Kennedy Box Rescue

Lately I’ve kinda dived into the world of tool making, milling, and tool rescue. Ever since I got a real collet chuck for my Taig lathe things sort of clicked for me.

So I got my collet chucks and its amazing to run my lathe now. Things are actually running true and rigid. So I hop onto Craigslist. I do this from time to time and look at larger lathes, mills, and tooling. Just to see whats out there.

I find; “I’m selling my dad’s old toolbox made by Kennedy.” Ok, I’ll bite. I read further; “I don’t know what any of these drill bits are for, looking for $2.00 per pound.”

The picture shows a 12″ Mitatoyo combination square with circle center. well. How much does he want? I went ahead and sent him an email. Like clockwork, I got a phone call within 15 minutes. I’d never done a craigslist deal before, but it seemed legit. I drove over to the house to check it out. It turns out his father was a union machinist for like 30 years after he came home from the war.

He had just moved his parents into an assisted living facility and was getting their house ready to sell. He just wanted the box gone. But, he also seemed like he wanted to see it go to someone who’d use it too. So I quickly opened the box up and scanned the drawers. It was the apprentice’s size box so not huge, however, jammed full. So, that was an easy $300 sale for him.

I got it home and then the fun really began.

The box itself, while a Kennedy, its in rough, rough shape. It sat on the floor of a leaky garage for 20 years. The bottom is mostly just rust. It would be interesting to try and save it, but I’m just not the welder for the job.

Well I decided to take one drawer at a time. Here’s what I found:

This is the top section. Mitatoyo square, Brown & Sharpe square, Mitatoyo 0-1 mic, B&S depth mic with extensions, Industrial Pipe and Steel caliper. Those were the bigger ticket tools. Theres a Fowler dial indicator but its pretty crusty.

The first drawer on the left hand side was all lathe tooling.

This is pulled out and organized. Its for the most part 3/8ths brazed carbide insert tooling.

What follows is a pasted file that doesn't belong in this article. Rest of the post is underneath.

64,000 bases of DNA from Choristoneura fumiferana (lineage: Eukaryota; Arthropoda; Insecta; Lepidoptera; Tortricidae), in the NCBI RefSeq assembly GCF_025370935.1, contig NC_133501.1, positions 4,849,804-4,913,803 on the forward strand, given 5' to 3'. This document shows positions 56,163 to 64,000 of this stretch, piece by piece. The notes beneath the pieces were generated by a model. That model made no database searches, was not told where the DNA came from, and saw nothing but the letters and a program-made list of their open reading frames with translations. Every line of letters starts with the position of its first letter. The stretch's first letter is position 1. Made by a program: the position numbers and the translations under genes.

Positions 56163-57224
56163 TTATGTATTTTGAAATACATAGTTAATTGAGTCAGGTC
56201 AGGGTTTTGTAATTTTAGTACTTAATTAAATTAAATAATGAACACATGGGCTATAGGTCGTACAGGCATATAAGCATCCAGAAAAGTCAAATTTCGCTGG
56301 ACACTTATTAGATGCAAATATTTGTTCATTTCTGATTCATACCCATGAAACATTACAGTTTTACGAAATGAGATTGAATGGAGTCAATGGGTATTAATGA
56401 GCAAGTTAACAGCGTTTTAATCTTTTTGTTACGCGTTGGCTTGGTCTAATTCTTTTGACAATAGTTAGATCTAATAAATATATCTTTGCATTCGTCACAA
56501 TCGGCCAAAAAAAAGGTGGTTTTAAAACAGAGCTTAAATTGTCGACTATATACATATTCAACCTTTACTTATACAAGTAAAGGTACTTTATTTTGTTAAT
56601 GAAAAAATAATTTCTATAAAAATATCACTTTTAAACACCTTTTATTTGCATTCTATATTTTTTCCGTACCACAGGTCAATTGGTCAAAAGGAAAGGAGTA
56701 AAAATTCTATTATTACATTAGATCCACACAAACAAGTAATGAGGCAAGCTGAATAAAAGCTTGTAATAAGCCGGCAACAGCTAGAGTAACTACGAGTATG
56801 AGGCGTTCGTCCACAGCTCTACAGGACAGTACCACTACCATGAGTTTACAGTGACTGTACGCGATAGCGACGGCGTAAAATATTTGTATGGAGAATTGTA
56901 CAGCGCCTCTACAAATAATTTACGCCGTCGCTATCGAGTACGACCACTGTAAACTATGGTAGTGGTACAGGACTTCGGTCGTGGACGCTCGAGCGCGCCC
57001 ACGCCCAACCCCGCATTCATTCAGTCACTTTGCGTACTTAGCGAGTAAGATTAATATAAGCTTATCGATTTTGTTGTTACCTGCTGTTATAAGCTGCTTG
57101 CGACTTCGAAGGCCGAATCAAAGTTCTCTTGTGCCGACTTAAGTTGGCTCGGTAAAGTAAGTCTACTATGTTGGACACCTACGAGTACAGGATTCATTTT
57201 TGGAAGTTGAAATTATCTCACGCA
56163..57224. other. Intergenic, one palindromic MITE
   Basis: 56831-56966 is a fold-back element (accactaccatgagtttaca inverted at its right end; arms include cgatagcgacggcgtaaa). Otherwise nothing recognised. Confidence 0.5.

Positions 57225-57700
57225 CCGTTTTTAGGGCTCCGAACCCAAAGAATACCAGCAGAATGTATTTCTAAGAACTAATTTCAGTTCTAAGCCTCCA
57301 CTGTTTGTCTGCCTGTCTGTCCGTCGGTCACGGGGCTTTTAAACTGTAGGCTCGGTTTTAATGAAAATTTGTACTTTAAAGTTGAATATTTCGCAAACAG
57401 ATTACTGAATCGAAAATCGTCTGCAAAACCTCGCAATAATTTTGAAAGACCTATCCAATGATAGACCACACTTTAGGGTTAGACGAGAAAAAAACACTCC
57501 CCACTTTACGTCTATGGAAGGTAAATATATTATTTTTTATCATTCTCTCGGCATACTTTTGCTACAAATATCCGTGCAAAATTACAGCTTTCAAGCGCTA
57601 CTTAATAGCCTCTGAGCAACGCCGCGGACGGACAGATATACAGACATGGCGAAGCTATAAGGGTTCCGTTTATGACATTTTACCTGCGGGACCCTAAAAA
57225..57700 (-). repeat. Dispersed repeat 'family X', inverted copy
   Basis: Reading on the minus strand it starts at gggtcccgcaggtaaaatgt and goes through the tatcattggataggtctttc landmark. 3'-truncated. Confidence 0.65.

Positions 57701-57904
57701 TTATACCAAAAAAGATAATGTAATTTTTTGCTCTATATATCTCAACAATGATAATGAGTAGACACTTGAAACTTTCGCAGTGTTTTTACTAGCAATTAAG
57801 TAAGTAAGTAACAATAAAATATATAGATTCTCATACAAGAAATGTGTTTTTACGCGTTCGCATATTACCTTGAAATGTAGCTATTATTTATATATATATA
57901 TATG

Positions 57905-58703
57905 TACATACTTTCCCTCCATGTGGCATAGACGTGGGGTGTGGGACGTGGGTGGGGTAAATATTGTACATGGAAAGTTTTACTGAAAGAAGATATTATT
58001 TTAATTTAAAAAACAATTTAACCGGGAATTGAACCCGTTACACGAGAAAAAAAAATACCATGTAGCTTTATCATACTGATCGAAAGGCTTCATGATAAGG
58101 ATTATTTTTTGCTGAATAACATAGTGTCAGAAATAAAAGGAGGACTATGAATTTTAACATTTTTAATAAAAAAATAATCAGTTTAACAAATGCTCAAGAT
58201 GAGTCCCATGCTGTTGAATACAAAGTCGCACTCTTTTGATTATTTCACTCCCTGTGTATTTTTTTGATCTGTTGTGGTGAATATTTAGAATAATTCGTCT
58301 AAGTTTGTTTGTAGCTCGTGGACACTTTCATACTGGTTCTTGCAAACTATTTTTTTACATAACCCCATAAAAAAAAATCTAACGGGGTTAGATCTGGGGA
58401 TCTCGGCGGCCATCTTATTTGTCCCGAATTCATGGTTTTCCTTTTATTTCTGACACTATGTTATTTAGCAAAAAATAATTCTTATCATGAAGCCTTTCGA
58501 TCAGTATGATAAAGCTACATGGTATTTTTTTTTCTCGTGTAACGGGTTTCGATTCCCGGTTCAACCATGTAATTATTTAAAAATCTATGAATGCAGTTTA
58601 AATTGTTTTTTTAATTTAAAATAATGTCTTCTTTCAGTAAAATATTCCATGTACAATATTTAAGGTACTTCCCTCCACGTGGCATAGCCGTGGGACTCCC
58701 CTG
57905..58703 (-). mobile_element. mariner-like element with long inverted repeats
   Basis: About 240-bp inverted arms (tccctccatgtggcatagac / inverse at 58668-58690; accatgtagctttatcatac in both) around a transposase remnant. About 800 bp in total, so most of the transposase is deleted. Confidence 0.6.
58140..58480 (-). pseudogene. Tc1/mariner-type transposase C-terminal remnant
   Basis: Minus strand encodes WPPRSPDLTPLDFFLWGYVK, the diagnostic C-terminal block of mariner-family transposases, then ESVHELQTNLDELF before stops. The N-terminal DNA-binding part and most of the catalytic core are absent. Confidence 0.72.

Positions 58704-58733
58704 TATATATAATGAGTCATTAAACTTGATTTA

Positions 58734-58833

The next was the top right drawer.

This was the marking and measuring drawer. Edge finders, thickness gauges, thread gauges, thread transfer points, shims, scribes, pin vises, and some really great small rules.

Next we have some end mills.

There was a bunch of some nice solid carbide drill bits, and some larger diameter end mills in here.

Turns out there was good deal of ball end mills and flat faced mills. Mostly 3/8ths shank, 4 flute spiral.

Next was the boring drawer.

Home made thread gauge plate, a few deburring tools, fly cutter, boring bars. Lots of very specific process stuff that I’ve still got to learn about.

Its fun to go through and organize each drawer as I go.

The first of the full width drawers had a few 0-1 and 1-2 inch mics. a few were broken. There was some more misc lathe tooling and some carbide inserts. Its clear that this was sort of a catch all.

And then finally the bottom drawer.

There were a few more end mills and some nice solid carbide drill bits. But this was mostly inside and outside calipers, 3-4 and 4-5 inch mics. lots of pliers and screw drivers. A few different gauge blocks. Some misc dial and test indicators.

All in all it was an amazing score. I’m so happy I was able to get this. I’ve already started using the end mills on my lathe. I used them to make a quick change tool post so far.

Hopefully in time all of the tools will be transplanted into a new box and have some life breathed back into them.

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